With the second day of the three-day Confronting Violence and Abuse Conference in Yerushalayim winding down, I find myself processing a swirl of conflicting emotions.
Gratified that an event of this scale is taking place, but heartbroken at the number of shattered lives it took to overcome our collective denial that problems of this nature exist in our beautiful Torah society.
Pride in the talent, energy, and the commitment of the 500+ attendees to the safety and well-being of our children, but more than a bit overwhelmed at the complexity and magnitude of the challenges we face (have a look at the Conference Program for details).
The one thought that kept running through my mind today, though, is that members of our community should take comfort that the pressing issues of our day are being squarely discussed and addressed by rabbinic leaders and mental health professionals working together to provide a better future for our children and grandchildren.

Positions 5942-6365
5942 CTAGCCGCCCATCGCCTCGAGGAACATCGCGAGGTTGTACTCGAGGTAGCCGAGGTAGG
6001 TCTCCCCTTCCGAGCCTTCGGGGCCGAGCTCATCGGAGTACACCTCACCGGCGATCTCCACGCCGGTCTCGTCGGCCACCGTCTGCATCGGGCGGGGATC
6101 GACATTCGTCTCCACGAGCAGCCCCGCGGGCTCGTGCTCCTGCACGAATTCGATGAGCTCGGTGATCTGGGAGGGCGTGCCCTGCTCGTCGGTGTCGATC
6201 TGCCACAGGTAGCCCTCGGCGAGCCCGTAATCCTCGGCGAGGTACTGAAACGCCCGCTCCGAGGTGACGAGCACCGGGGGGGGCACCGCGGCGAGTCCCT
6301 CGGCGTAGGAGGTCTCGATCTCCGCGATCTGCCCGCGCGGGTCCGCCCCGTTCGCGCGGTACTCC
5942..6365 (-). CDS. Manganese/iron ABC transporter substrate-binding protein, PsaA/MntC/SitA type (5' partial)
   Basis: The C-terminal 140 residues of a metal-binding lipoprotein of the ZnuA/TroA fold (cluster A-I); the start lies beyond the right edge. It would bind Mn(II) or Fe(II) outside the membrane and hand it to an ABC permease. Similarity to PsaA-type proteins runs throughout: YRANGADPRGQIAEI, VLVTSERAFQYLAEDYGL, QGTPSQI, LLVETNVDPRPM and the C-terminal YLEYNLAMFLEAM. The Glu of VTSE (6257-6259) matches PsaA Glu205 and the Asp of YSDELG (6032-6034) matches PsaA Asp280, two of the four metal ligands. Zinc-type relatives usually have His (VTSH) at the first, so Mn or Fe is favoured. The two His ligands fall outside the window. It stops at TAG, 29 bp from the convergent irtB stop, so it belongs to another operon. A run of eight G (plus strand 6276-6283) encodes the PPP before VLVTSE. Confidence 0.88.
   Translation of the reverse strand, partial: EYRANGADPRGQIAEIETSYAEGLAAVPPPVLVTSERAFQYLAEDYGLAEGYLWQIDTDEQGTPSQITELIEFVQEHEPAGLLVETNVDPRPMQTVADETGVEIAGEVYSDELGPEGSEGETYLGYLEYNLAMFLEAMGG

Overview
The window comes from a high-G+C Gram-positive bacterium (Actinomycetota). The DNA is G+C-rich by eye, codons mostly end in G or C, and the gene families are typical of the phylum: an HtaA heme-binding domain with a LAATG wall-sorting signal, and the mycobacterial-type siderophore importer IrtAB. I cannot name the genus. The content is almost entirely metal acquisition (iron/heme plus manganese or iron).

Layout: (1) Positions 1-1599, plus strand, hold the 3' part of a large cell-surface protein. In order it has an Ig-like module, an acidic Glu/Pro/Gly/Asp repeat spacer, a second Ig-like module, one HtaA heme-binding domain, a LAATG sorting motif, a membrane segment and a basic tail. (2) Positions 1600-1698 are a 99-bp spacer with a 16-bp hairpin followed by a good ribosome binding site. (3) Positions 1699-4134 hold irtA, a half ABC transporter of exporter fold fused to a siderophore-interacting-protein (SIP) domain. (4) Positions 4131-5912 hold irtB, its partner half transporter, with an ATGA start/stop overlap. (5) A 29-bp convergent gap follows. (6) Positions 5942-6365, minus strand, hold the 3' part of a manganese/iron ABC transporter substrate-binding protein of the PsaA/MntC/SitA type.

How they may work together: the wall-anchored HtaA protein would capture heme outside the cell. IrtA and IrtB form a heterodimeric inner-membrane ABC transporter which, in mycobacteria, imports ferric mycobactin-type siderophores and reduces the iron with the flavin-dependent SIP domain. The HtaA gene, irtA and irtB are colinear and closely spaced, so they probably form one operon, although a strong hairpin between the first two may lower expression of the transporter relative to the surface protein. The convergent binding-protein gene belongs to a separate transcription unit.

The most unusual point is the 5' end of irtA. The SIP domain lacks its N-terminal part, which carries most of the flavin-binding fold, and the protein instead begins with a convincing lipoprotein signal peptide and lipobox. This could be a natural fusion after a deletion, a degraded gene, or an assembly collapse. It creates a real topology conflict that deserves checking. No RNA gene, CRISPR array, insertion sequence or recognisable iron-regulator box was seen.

It is important to note that this conference is designed to make meaningful change by combining theory and practice. Each session ends with a short, "call to action," where the participants and presenters draft their recommendations to the conference attendees and eventually to the public at large.
One small example of turning theory into practice: Today's session on establishing institutional policies regarding the safe boundaries of post-high-school Yeshivos and seminaries students, resulted in an exchange of best practices and sharing of existing materials that some presenters and attendees currently use.
In 1997, the founding chairman of Project YES, Dovid Weldler visited the Novominsker Rebbe shlit"a to seek his guidance and blessing. As he got up to leave, the Rebbe warmly shook his hand, gave him a beautiful Bracha, and told him, “I sleep better at night knowing that you are working to solve these problems.”
With that in mind, my message to Jewish parents/grandparents worldwide is, that while none of us at the conference are deluding ourselves to think that our communal problems are now gone, you should sleep better tonight knowing that hundreds of talented and devoted people are working to solve them.
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